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Why luxe realty scripted a comeback

India’s luxury housing market, however, slumped. While sales continued to trickle in for a few top-end developers till 2020, the market appears to have accelerated many times over in the past 10 months. The under construction Trump Towers project, jointly developed by M3M Group and Tribeca Developers, sold about three units a month until last year. In 2021, sales have more than doubled to seven units. The homes are priced at ₹8-9 crore each.

The Trump Organization is now bubbling over with hope. This time around, it is looking to build not just luxury Trump Towers residences, but also ‘second homes’, which has emerged as a hot asset class during the pandemic. The plan is to develop gated communities of super luxury villas and farmhouses across Delhi-NCR (national capital region), Bengaluru, Hyderabad, Goa, Alibaug and Pavna (Maharashtra), founder of Tribeca Kalpesh Mehta said. Tribeca is the official representative of The Trump Organization in India.

“As with the US and most parts of the world, Indian residential real estate is witnessing a strong boom,” Donald Trump Jr. said in an email response to Mint. “We are incredibly proud of the successes we have experienced over the years and look forward to once again raising the standard of luxury in India and beyond,” he added.

Other luxury developers have similar stories of a sales revival to share. Residential units, 3,000-6,000 square feet in size, and priced in the range of ₹3-11 crore, are selling like hot cakes across the country. The pandemic has played its role. While the market had an oversupply and was marred by construction delays, things changed from a demand standpoint over the last few months as the rich hunted for larger homes that were also well spaced out.

Low interest rates, favourable government policies—stamp duty cuts in Maharashtra, revised circle rates in Delhi—and more ready-to-live-in projects contributed to the sales momentum. The first nine months of 2021 clocked total home sales of 1,45,650 units in the top seven cities, of which luxury sales’ share was 12%. In 2019, of the total sales of 261,000 units, the share of luxury housing was around 7%, according to Anarock Property Consultants. Mumbai, Bengaluru, Pune and Delhi are the key markets driving luxury sales today.

“While the affordable segment was doing well, luxury was in a very tough spot. The shift to gated communities has now created an unprecedented demand for decks, gardens, balconies in homes, which were actually tough to sell earlier,” Prashant Bindal, chief sales officer at Macrotech Developers Ltd, said. “We have almost run out of our ready-to-move-in stock. There’s also unusual demand for ‘jodis’ where joint families and business families want two units together,” he added. Macrotech sells under the Lodha brand and will launch two-three premium projects in south-central Mumbai in the next few months, with homes priced at a minimum of ₹5 crore.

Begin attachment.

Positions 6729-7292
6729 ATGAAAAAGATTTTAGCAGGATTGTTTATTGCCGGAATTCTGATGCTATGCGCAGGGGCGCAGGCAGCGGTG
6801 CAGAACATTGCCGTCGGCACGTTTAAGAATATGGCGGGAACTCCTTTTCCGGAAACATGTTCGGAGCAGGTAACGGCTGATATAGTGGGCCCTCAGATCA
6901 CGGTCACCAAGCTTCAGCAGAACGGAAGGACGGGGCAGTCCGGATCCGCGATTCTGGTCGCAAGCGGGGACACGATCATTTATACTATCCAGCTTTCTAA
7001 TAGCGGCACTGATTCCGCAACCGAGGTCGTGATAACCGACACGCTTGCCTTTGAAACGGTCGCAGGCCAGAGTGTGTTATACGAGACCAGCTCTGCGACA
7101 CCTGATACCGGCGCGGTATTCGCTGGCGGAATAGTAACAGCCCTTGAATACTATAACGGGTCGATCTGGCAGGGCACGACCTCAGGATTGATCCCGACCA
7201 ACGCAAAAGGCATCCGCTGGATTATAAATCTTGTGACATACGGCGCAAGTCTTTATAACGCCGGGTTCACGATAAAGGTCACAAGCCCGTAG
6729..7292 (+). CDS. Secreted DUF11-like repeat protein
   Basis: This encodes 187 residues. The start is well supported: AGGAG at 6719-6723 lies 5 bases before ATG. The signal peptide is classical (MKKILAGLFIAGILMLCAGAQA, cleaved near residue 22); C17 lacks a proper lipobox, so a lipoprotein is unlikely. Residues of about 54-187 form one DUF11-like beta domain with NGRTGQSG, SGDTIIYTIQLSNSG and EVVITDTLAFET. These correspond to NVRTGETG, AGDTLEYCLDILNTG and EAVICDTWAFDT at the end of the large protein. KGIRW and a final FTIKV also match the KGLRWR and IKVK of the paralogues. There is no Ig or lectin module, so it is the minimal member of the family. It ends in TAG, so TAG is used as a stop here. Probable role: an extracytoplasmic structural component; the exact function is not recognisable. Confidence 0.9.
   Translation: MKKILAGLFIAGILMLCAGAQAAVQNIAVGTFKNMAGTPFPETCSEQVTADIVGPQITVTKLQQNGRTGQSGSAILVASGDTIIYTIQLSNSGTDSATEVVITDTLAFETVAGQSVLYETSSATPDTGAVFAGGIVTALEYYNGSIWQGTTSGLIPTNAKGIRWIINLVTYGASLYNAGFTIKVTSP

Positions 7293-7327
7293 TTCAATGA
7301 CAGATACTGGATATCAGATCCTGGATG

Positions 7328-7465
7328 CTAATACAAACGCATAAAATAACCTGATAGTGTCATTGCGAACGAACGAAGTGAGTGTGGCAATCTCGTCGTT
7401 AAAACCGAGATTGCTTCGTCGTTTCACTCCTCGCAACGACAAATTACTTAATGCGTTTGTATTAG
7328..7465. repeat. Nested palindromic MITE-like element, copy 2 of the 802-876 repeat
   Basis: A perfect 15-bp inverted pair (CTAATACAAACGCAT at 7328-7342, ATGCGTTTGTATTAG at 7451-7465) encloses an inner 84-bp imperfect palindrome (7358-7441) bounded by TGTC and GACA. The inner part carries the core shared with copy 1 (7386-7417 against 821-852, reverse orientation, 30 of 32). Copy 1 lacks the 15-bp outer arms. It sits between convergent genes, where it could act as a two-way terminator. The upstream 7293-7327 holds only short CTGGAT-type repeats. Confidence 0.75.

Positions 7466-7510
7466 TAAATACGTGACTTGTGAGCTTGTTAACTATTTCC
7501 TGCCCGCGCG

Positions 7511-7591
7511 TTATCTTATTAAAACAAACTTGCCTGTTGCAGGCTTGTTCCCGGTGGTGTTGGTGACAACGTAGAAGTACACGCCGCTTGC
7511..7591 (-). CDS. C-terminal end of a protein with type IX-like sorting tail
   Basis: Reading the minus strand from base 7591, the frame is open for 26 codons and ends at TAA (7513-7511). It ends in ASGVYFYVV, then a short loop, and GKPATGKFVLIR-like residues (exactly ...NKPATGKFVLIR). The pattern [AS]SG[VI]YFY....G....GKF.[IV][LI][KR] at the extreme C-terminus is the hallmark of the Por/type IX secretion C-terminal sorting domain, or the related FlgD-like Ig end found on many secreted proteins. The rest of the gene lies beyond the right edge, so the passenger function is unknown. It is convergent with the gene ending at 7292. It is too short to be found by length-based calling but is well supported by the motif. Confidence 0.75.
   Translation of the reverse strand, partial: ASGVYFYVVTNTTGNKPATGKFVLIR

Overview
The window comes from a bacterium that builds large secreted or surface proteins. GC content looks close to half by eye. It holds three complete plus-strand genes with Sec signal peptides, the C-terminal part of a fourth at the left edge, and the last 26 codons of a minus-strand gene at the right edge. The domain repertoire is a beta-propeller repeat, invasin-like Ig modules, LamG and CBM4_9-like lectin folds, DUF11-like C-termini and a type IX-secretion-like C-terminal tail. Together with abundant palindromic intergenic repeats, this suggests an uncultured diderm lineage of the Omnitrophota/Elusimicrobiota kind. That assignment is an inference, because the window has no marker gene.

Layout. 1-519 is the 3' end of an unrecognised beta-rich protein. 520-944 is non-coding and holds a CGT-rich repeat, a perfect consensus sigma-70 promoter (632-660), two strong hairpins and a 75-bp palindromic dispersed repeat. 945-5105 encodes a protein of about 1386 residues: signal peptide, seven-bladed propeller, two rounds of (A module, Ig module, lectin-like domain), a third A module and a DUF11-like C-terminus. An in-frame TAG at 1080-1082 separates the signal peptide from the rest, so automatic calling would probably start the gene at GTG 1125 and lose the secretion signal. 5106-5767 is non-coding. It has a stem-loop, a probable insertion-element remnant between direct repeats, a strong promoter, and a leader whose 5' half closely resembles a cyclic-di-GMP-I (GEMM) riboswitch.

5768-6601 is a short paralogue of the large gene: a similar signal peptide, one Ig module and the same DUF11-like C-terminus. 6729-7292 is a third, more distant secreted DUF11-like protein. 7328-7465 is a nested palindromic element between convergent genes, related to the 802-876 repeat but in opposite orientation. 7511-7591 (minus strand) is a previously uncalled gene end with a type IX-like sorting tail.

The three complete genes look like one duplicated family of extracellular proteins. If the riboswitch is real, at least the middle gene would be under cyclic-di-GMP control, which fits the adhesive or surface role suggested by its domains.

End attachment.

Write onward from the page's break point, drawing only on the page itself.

Fall, rise again

So why did the luxury market slump before the pandemic?

In short, it was because investors stayed away due to the uncertainties in the property market. At the end of 2019, about ₹1.59 trillion worth of luxury housing stock remained unsold, which was about nearly 34% of the total value of all unsold homes across top residential markets. There were 89,200 unsold luxury units (homes priced at ₹1.5 crore or more) in 2019 compared to 81,290 units in 2018. Luxury was the worst-performing segment across all categories of homes. Then came the stamp duty cuts. After the first lockdown in 2020, the Maharashtra government had in August said it would temporarily reduce stamp duty on housing units from 5% to 2% until 31 December 2020. The stamp duty from 1 January to 31 March 2021 stood at 3%.

In Mumbai, India’s most valuable property market and luxury realty capital, where prices were stagnant for over half a decade, the stamp duty cut signalled a turnaround. South and central Mumbai, the heart of the city’s luxury projects, witnessed a massive jump in terms of unit sales between January and August 2021. The sales recorded during this period were, in fact, more than the full-year sales made each year since 2017, according to a report by real estate intelligence platform CRE Matrix. More than 90% of the housing sales in the region were above ₹2 crore.

Mumbai-based K Raheja Corp. sold more homes in its ultra-luxury project ‘Artesia’ in upscale Worli than what it had managed in the past three years. Homes at the 176-unit project are priced at ₹22-25 crore each. “In Artesia, we will have about 100 families living. That’s because many have bought two or three apartments; some even an entire floor (four apartments),” said Ramesh Ranganathan, chief executive officer-residential business at K Raheja Corp.

The developer’s other project, ‘Vivarea’, which is located in the upscale locality of Mahalaxmi in Mumbai and has apartments priced at ₹12-14 crore, saw good sales too. “We did about ₹1,000-1,200 crore of sales from just these two projects,” he added.

Those investing in luxury housing perhaps always had the money. However, many were waiting for a correction in the market. The pandemic and the stamp duty cuts made the fence-sitters active again. Projects that sold well were either ready or nearing completion. Those with occupancy certificate did well too, mainly because they are exempt from the 5% GST (good and services tax) applied to under-construction home. “I was apprehensive of the stamp duty exemption rollback. But the momentum has continued, because people are buying for individual use. In most cases, customers are upgrading, from standalone south Mumbai buildings to modern buildings with amenities. For the first time, 3 BHK (bedroom, hall and kitchen) flats sold better than 2 BHKs. In luxury projects, bedroom sizes are increasing to 180-200 square feet from 140-150 square feet earlier. Master bedrooms can be even bigger because people want the extra space post covid-19,” Rangathan added.